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Women in Science, Blogging, and Alternative Careers

An interesting conversation began this week in the blogosphere concerning the number of female science bloggers. And unsurprisingly the conversation evolved from the question: where are the female science bloggers?

One of the Nature.com blogs began the conversation by making a gender comparison of four “celebrated science bloggers.” The bloggers at PLoS, the Guardian, Discovery, and Wired were found to be predominately male.

Subsequent articles at the Guardian and CENtral Science found that conclusion too simplistic. On Twitter, the Guardian’s Martin Robbins created a list of female science bloggers, calling it “an impromptu celebration of women in science blogging.” As of Friday morning the female bloggers listed numbered 131, more than double from when I first saw the list Thursday. CENTral Science argued that the original comparison was flawed by only including four well-known science blogs and ignoring other many other well-respected blogs like the prolific ScienceBlogs and, of course, itself. (CENTral Science has many female authors.)

Interestingly, David Kroll at CENtral Science finished his post by asking: “Does the overrepresentation of women at CENtral Science reflect that women are more likely to choose ‘alternative’ careers with their scientific training?” This question has come up in numerous Women in Chemistry oral histories. Although those focus on women with chemistry educations who stay in the field, the interviewees often spend time discussing why so many women leave chemistry and other sciences for alternative careers. Take interviewee Madeleine Jacobs, who began her education and career in chemistry before becoming the longtime editor in chief of Chemical and Engineering News.She’s now the executive director and chief executive officer of the American Chemical Society.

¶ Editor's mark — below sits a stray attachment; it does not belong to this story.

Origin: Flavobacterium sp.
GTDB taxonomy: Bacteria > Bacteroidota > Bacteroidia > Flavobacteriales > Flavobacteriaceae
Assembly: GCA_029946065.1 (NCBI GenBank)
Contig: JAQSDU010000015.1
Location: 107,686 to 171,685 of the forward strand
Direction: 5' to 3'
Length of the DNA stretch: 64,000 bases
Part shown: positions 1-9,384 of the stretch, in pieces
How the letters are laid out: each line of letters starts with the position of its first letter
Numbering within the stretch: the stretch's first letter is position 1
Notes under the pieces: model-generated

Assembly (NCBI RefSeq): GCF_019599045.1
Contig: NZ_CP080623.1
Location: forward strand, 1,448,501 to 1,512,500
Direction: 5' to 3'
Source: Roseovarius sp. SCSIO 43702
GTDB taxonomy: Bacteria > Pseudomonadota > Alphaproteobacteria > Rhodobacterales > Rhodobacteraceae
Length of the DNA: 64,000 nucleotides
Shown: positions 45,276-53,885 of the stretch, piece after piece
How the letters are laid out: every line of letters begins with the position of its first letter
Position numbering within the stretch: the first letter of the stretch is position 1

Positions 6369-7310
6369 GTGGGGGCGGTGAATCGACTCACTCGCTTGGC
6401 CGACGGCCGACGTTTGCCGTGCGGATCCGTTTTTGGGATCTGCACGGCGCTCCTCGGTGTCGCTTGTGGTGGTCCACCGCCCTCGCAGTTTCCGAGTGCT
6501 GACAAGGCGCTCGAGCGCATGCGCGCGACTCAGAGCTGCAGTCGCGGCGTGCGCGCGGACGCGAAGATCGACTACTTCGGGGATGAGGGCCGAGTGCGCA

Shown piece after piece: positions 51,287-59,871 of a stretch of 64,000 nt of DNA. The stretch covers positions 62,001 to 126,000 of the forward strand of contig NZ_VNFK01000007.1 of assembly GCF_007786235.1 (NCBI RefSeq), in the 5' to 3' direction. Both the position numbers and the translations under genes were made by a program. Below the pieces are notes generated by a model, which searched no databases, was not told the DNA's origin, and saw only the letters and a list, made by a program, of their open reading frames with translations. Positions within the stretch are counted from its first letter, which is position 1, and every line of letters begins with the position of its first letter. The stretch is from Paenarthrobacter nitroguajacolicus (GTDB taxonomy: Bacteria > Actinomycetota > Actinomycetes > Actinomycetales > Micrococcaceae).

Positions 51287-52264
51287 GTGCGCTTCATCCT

As myself one of many women who fell out of the pipeline somewhere between earning a master’s degree in chemistry and a Ph.D., I can attest that there still exists a problem with attrition at every major transition point from the bachelors degree onward. The reasons for women leaving are deeply personal but often related to larger systemic issues, like the struggle to balance career and family, combatting subtle biases, lack of proper mentoring. The list goes on. The reasons why women leave and seek alternative careers are not hidden nor unknown. The question is are we doing enough to listen to those women who stay in science and make sure they work in environments where everyone regardless of sex can thrive?

Posted In: Policy

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